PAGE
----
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The one listed as "getting close" is a 120 million Private Jet.
Nobody buying one of those cares about "premium cost" for plebe's.

This is for the ultra-wealthy to jet around the world in 1/2 the time.
 

CaptNumbNutz

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i think what killed the concord was that it was nice to get somewhere in 1/3 of the time BUT to your employer the saved time isn't enough still to justify the premium cost. With video conferencing as great as it is today, I don't see anything new in 2018 to warrant a return to supersonic travel.
What killed it was inefficiency.
-It could barely go New York to London on one tank using 4 times as much fuel as a 747 going the same distance while carrying 1/4 as many passengers.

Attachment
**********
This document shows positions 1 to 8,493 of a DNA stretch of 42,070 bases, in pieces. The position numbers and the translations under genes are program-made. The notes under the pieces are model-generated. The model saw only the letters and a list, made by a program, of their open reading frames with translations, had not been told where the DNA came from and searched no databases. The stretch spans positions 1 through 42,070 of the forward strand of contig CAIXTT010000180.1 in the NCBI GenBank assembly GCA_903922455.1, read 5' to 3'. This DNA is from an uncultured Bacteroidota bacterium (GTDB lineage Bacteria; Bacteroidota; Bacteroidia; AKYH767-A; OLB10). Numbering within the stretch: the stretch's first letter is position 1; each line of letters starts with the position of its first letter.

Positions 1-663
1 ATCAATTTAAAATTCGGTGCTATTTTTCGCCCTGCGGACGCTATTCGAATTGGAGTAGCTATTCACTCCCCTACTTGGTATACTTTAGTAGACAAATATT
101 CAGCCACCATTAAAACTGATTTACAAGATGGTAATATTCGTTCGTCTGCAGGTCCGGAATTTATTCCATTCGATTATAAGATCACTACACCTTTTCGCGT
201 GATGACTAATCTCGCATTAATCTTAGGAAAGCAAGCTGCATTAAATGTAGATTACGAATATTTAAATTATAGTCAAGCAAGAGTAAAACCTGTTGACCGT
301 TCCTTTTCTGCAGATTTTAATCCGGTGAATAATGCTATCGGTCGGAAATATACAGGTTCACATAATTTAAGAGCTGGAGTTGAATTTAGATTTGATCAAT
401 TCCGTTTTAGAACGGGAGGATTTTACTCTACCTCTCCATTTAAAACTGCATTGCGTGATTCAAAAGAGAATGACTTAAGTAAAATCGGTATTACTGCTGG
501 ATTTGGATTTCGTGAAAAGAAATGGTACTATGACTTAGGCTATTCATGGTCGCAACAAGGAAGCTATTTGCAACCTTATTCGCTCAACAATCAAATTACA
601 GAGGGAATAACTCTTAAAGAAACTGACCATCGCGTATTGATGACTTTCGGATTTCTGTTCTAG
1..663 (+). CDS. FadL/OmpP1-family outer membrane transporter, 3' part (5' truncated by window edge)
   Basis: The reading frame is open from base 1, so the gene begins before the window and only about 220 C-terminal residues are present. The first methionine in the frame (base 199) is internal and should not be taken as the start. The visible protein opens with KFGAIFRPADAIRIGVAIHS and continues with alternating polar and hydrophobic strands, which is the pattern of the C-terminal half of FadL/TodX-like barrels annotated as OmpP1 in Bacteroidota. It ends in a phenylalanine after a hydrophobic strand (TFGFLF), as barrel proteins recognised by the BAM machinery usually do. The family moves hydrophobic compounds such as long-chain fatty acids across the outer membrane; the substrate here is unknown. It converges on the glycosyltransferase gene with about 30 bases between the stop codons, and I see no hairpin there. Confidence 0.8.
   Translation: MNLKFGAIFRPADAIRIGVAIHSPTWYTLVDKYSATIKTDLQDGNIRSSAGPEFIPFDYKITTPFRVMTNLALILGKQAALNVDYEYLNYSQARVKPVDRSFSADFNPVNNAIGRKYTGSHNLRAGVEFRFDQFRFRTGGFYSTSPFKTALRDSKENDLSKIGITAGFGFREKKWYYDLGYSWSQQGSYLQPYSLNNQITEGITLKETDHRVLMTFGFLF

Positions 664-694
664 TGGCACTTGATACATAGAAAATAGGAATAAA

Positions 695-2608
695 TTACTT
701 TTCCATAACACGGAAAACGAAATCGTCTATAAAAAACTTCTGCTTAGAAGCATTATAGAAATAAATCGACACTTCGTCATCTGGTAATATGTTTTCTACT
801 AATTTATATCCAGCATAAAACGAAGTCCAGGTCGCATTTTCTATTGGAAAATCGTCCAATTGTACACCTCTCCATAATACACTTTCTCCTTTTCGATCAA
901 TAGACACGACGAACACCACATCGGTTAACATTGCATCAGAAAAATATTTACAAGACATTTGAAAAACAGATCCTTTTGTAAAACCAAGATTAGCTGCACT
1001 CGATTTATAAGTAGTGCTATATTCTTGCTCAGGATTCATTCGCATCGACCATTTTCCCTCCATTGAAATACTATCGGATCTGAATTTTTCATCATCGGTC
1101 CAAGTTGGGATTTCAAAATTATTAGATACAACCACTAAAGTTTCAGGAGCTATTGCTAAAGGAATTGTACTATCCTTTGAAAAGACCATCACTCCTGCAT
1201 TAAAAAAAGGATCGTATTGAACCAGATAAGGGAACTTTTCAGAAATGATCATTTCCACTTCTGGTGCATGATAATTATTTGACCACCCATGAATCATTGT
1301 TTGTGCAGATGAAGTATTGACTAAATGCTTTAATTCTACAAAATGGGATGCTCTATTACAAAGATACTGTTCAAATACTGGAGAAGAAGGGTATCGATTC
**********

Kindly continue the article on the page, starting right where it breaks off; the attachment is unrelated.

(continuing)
-It was a prestige plane for the west. A loss leader. It was built because we could and as a big Fuck You to Soviet Russia and Communism in general. Soviets tried to copy it and failed miserably.
-The plane hit the market in the beginning of the 70's right in the middle of the oil crisis. Most of the orders were cancelled. Less planes built = less demand = less cost lowering on parts due to volume production.
-All of above points plus the ever increasing costs of travel and competitors shuttering their doors, its a miracle the plane was still flying into the 90's.

The crashes it experienced late in its career were the nail in the coffin for the plane. The airlines were looking for any excuse to shut it down to save money. The only reason they were still flying at that point was the plane was an advertisement of prestige for those airlines that still owned them.
 
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CombatChrisNC